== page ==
question

Ben Rees avatar image
Ben Rees asked

Cleaning data with T-SQL

Hi - does anyone have any tips for cleansing data with T-SQL? I've got a lot of columns of data to clean up and it seems the only way of cleaning it all is to handcraft T-SQL code to:

1) first profile my data, then, 2) Clean it.

For example, I have a column of datetimes with a lot of noise in it - nulls, future dates (there shouldn't be!) and dates that are far too old (i.e. they were incorrectly entered). I need to end up with some script that strips out (or possibly even cleans) the invalid rows. Trouble is, I need to do this for a lot of columns...

Does anyone know of a quicker way of doing this - is there something like this in SSIS or elsewhere that will make this job easier/quicker? A profiling tool of some sort?

Thank!

business-intelligencedata-cleansing
10 |1200 characters needed characters left characters exceeded

Up to 2 attachments (including images) can be used with a maximum of 512.0 KiB each and 1.0 MiB total.

TimothyAWiseman avatar image
TimothyAWiseman answered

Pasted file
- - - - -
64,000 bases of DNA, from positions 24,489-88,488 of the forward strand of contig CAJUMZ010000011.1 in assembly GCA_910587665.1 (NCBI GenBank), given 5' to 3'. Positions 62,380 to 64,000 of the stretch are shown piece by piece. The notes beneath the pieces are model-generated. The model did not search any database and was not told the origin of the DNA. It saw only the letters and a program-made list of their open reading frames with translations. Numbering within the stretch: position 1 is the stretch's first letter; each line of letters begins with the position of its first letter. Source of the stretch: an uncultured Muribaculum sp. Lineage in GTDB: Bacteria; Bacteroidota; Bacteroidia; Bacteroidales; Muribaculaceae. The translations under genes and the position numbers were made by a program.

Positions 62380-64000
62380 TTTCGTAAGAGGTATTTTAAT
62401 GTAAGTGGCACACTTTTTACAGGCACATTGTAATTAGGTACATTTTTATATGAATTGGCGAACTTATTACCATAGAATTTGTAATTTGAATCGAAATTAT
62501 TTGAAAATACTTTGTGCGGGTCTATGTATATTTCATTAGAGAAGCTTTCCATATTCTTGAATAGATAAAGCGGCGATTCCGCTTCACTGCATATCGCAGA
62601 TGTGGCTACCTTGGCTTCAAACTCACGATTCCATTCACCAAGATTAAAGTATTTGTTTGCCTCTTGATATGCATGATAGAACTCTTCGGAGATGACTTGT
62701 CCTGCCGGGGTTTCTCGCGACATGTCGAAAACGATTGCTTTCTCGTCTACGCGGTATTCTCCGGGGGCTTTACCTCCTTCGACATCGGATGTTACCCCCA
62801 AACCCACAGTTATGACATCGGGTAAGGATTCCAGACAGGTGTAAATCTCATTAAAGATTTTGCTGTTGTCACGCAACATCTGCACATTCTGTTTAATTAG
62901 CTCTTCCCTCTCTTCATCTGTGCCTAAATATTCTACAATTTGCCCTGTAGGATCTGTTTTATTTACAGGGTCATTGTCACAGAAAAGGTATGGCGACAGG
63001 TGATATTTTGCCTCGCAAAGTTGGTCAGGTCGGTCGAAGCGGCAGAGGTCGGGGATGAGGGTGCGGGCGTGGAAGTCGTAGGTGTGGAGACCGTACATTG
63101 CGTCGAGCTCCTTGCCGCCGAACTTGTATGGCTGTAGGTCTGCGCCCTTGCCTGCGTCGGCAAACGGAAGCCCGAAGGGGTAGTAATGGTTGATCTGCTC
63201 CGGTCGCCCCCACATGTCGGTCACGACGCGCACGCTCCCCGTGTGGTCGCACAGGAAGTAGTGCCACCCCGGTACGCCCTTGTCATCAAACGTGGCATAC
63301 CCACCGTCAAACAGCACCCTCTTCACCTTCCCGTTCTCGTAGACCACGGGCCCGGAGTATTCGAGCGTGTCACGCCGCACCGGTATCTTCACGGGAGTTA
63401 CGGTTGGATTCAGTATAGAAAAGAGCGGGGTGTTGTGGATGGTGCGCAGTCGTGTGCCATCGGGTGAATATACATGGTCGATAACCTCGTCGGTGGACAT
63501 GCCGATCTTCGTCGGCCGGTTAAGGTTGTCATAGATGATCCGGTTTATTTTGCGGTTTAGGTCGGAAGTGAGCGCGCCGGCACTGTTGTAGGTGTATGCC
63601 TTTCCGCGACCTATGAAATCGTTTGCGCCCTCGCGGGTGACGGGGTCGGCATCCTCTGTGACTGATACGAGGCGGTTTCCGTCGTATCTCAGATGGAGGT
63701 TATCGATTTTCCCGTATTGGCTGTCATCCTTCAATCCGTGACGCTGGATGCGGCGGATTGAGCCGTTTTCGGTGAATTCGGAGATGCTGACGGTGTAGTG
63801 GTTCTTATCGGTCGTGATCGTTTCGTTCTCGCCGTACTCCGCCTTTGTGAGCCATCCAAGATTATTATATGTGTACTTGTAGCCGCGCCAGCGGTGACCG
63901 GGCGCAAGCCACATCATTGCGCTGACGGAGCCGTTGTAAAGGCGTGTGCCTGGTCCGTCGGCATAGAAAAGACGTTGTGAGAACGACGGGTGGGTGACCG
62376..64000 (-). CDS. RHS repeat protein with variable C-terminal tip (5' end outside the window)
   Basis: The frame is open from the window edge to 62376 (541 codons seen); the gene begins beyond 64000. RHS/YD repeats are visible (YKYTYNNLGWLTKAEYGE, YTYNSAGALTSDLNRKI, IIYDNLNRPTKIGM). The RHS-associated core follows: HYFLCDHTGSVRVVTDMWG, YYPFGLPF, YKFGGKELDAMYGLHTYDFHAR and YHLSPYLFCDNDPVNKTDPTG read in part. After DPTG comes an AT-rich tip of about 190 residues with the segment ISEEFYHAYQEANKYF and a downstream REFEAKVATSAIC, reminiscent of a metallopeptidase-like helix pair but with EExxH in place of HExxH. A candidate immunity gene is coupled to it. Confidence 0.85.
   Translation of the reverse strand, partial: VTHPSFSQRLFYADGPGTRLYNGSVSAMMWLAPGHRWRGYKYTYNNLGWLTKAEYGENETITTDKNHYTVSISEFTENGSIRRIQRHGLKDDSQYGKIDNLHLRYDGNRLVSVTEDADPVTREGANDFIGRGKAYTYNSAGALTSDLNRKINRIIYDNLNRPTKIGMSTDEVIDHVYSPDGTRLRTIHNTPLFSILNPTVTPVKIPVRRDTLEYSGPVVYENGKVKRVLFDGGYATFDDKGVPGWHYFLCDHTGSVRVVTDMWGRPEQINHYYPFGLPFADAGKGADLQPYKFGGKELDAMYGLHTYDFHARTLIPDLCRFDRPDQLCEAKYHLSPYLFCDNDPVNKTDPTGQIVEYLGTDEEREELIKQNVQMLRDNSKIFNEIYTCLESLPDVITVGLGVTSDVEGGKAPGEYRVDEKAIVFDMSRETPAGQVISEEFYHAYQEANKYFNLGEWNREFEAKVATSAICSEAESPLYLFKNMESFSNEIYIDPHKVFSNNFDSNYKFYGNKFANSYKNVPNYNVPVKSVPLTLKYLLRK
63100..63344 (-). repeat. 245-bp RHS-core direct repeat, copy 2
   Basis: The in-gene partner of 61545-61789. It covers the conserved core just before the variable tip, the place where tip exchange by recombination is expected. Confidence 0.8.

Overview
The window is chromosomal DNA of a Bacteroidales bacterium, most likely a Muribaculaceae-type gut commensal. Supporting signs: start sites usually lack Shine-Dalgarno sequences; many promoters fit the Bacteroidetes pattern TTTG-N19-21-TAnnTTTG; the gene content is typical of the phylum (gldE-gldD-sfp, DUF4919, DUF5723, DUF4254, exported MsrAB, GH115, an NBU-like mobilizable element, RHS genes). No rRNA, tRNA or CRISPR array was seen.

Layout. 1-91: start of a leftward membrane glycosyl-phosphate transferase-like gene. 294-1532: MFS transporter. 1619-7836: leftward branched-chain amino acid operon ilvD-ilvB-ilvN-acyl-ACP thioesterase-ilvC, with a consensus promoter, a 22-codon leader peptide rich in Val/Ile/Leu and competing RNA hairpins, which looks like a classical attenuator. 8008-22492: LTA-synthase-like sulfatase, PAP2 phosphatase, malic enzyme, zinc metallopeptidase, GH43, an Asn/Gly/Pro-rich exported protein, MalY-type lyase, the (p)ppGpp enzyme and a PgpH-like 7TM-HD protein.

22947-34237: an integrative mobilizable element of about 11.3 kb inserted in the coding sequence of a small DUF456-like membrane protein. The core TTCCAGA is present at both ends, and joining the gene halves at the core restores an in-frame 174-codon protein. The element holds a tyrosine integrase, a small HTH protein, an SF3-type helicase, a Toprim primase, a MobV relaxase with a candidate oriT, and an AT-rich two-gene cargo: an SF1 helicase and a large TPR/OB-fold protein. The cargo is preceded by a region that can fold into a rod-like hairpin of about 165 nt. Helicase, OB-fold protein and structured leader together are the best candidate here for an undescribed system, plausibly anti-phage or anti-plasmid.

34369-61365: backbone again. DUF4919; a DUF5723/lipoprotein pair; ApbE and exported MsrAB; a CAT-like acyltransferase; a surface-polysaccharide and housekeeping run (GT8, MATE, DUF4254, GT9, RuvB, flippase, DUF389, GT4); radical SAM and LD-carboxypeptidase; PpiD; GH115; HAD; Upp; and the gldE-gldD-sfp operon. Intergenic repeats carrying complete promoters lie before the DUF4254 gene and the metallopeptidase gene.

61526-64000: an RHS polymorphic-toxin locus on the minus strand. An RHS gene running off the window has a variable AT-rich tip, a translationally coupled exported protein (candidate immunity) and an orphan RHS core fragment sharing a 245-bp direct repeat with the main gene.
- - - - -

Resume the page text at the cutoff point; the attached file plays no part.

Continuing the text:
I think you will get the best results by using hand crafted T-sql. However, SSIS does have some tools built in, as described in this article by http://msdn.microsoft.com/en-us/magazine/cc163731.aspx .

10 |1200 characters needed characters left characters exceeded

Up to 2 attachments (including images) can be used with a maximum of 512.0 KiB each and 1.0 MiB total.

Grant Fritchey avatar image
Grant Fritchey answered

There's nothing built into SSIS or TSQL to facilitate this. You'd need to track down a third party tool.

10 |1200 characters needed characters left characters exceeded

Up to 2 attachments (including images) can be used with a maximum of 512.0 KiB each and 1.0 MiB total.

GPO avatar image
GPO answered
I know it's a necessary evil in organisations where there's a buck-passing attitude that "app is near enough, the BI team can sort the junk out later" but cleanse at your own peril and only as part of a comprehensive feedback loop. 1. If there is stuff that just should not be getting into the data, the fault needs to be fed back and fixed in the source application and database ASAP. 2. If the business managers are too lazy or flippant to care about getting the source application working properly, a business intelligence solution is probably beyond them anyway. It's a tool. It's not a magic wand. 3. Whatever "cleansing" you do, make sure your decisions are fed back to the owners of the data and that they AGREE and SIGN OFF on them. 4. As Jeff Moden says "If the data is worth having, it's worth validating." I'd just add to that "...as close to the point of entry as possible."
10 |1200 characters needed characters left characters exceeded

Up to 2 attachments (including images) can be used with a maximum of 512.0 KiB each and 1.0 MiB total.

Write an Answer

Hint: Notify or tag a user in this post by typing @username.

Up to 2 attachments (including images) can be used with a maximum of 512.0 KiB each and 1.0 MiB total.